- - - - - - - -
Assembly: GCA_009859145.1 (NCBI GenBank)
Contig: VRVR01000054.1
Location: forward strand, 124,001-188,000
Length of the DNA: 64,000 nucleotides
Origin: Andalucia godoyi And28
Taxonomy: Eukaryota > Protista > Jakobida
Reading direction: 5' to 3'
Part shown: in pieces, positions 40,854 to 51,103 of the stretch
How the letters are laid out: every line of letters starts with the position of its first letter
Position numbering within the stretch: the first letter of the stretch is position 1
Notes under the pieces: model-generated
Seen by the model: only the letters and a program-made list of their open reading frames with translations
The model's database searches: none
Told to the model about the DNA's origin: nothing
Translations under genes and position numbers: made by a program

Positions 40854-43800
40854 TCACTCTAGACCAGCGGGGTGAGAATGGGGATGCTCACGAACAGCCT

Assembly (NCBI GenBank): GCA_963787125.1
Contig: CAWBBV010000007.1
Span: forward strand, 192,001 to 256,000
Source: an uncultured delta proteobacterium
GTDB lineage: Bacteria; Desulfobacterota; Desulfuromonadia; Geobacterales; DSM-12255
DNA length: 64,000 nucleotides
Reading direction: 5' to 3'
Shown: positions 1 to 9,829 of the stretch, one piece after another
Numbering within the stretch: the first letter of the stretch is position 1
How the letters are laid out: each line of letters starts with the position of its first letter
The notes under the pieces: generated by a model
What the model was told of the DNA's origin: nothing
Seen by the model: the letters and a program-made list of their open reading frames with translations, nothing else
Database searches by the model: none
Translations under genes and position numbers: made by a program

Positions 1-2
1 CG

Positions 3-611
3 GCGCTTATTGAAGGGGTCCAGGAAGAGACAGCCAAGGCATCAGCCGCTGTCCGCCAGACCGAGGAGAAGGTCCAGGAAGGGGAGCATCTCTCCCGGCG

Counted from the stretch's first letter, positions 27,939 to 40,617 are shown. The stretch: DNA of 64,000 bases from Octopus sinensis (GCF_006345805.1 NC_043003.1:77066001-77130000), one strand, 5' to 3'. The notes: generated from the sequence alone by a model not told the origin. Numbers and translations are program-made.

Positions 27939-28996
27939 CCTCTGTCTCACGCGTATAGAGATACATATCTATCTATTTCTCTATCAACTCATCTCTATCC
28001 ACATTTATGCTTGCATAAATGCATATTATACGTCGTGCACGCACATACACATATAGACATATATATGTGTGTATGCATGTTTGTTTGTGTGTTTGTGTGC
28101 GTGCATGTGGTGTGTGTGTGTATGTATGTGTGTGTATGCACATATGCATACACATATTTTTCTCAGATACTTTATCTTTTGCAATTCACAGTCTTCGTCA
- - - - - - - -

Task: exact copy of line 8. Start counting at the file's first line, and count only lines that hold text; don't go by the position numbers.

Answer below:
Part shown: in pieces, positions 40,854 to 51,103 of the stretch